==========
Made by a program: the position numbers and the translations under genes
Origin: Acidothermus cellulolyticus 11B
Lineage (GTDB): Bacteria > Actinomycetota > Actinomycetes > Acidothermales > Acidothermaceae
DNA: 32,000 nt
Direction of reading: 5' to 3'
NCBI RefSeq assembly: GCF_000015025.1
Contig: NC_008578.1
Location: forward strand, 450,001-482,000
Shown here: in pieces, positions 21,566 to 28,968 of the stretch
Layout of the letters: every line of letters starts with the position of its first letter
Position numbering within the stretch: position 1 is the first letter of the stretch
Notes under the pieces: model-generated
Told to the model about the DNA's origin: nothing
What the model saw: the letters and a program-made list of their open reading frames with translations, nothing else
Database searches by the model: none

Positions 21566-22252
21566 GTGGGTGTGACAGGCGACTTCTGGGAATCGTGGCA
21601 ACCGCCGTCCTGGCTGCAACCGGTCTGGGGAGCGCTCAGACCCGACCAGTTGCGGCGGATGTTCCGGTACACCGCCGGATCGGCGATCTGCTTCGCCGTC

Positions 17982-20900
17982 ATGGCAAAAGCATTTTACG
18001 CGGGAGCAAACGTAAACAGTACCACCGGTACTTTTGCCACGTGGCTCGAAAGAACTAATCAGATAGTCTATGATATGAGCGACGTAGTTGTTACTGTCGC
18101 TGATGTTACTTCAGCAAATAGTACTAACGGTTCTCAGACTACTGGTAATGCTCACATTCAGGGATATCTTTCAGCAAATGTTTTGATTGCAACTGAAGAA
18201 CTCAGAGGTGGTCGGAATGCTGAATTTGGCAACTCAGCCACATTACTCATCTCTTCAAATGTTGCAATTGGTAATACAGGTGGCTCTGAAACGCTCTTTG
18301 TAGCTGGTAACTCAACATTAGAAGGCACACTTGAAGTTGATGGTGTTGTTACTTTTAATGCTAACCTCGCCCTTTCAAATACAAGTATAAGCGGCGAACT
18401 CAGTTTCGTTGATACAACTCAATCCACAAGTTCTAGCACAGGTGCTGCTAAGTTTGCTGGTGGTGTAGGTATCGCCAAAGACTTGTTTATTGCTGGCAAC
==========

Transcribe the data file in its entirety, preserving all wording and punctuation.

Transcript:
Made by a program: the position numbers and the translations under genes
Origin: Acidothermus cellulolyticus 11B
Lineage (GTDB): Bacteria > Actinomycetota > Actinomycetes > Acidothermales > Acidothermaceae
DNA: 32,000 nt
Direction of reading: 5' to 3'
NCBI RefSeq assembly: GCF_000015025.1
Contig: NC_008578.1
Location: forward strand, 450,001-482,000
Shown here: in pieces, positions 21,566 to 28,968 of the stretch
Layout of the letters: every line of letters starts with the position of its first letter
Position numbering within the stretch: position 1 is the first letter of the stretch
Notes under the pieces: model-generated
Told to the model about the DNA's origin: nothing
What the model saw: the letters and a program-made list of their open reading frames with translations, nothing else
Database searches by the model: none

Positions 21566-22252
21566 GTGGGTGTGACAGGCGACTTCTGGGAATCGTGGCA
21601 ACCGCCGTCCTGGCTGCAACCGGTCTGGGGAGCGCTCAGACCCGACCAGTTGCGGCGGATGTTCCGGTACACCGCCGGATCGGCGATCTGCTTCGCCGTC

Positions 17982-20900
17982 ATGGCAAAAGCATTTTACG
18001 CGGGAGCAAACGTAAACAGTACCACCGGTACTTTTGCCACGTGGCTCGAAAGAACTAATCAGATAGTCTATGATATGAGCGACGTAGTTGTTACTGTCGC
18101 TGATGTTACTTCAGCAAATAGTACTAACGGTTCTCAGACTACTGGTAATGCTCACATTCAGGGATATCTTTCAGCAAATGTTTTGATTGCAACTGAAGAA
18201 CTCAGAGGTGGTCGGAATGCTGAATTTGGCAACTCAGCCACATTACTCATCTCTTCAAATGTTGCAATTGGTAATACAGGTGGCTCTGAAACGCTCTTTG
18301 TAGCTGGTAACTCAACATTAGAAGGCACACTTGAAGTTGATGGTGTTGTTACTTTTAATGCTAACCTCGCCCTTTCAAATACAAGTATAAGCGGCGAACT
18401 CAGTTTCGTTGATACAACTCAATCCACAAGTTCTAGCACAGGTGCTGCTAAGTTTGCTGGTGGTGTAGGTATCGCCAAAGACTTGTTTATTGCTGGCAAC